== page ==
Since the process of assembling and using the spinning platform is a bit of a challenge to depict with printed words and pictures, I decided to try my hand at creating a video to show how it is done.  There is a link at the end of this post to the video on YouTube.

In the process of creating the video, I made another card which has a different kind of object on the platform.  Again, the front of the card looks like just another greeting card.

The inside of the card has a print of a picture of the earth taken from space.  In keeping with the words inside the card, there is an eyelet in the center of the picture and a brad through the eyelet into a piece of cardstock mounted on the spinning platform such that the “world” really can go “’round”.

The spinning platform looks like the picture below.  The red and green lines are the fold lines.  A diagram of the spinning platform is shown in the second picture below.


The file for the spinning platform and a file for a printable version of the diagram are available here:

Spinning Platform Files

The video is available here:

KNK Spinning Platform for Greeting Card

Check back on Friday to see Lynn’s post.


Fairy Packet

Fairy Wings

Recently at our house there was a party to celebrate a young fairy getting her new wings. As any fairy mother knows, when their  baby grows up, they outgrow their wings.  Much as human children get a new set of teeth, fairy children get a new set of wings.  This is a very joyful event, and much ceremony and preparation is involved in the presentation of the new wings.

 Of course for festivities such as this, only the most fancy and proper invitations will do.   So we designed this fairy packet to hold all the invitation material that the invited fairy’s friends needed to attend the festivities.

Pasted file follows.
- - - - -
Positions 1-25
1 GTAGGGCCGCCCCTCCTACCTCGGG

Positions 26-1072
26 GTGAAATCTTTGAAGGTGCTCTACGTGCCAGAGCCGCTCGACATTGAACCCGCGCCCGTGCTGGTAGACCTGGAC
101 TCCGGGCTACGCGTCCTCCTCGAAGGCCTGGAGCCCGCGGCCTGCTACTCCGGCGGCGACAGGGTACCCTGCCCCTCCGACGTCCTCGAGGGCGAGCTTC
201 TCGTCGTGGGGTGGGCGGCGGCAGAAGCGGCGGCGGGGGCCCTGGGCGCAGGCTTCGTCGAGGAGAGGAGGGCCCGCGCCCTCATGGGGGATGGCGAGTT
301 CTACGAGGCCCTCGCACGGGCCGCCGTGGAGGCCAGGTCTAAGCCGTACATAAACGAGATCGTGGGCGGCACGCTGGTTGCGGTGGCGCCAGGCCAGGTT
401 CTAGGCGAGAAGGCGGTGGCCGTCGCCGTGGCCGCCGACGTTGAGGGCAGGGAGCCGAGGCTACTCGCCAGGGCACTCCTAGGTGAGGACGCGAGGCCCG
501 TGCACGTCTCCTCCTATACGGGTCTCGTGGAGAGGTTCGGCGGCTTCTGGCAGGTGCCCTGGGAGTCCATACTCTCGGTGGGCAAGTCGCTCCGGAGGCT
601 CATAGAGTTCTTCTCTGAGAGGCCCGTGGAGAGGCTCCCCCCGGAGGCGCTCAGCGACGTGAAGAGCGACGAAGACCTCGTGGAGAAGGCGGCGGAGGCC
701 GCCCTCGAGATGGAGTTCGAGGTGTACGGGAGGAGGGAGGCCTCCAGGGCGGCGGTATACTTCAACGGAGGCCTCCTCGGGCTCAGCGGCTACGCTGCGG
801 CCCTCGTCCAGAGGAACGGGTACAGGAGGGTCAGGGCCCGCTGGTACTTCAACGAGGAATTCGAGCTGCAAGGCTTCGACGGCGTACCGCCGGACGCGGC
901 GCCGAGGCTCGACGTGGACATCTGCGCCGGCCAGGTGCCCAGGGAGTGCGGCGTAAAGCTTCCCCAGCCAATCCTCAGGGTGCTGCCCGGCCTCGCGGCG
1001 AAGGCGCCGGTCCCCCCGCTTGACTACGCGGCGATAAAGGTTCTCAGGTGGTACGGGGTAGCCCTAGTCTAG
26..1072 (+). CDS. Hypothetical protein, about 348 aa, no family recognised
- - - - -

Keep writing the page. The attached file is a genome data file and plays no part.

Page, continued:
Fairy Packet Front

We used standard white card stock for the outside, and then decorated it with tea stain and stamps and markers.  Then we backed the cut out section with glitter paper to show through, and lined the inside with plain white paper to make it all nice and neat.

Fairy Packet Side

We had lots of things to put inside the packet.  A small book, stickers, coloring sheets, pins, letters, photos and invitation.  It held quite a bit of fairy paraphernalia!

Inside of Packet

We turned to the magic of the KNK Studio software to create our design for the packet.  We found a raster image in public domain on the web that we used as a starting point.  The image was vectorized, and then modified to create the final image used on the packet.  You can find more detailed information on how the packet was made and put together in this YouTube video:


We are happy to report that the fairies had a very lovely time at the party.  And yes, the Fairy Fancy Beauty Spa sign is courtesy of the KnK Maxx as well.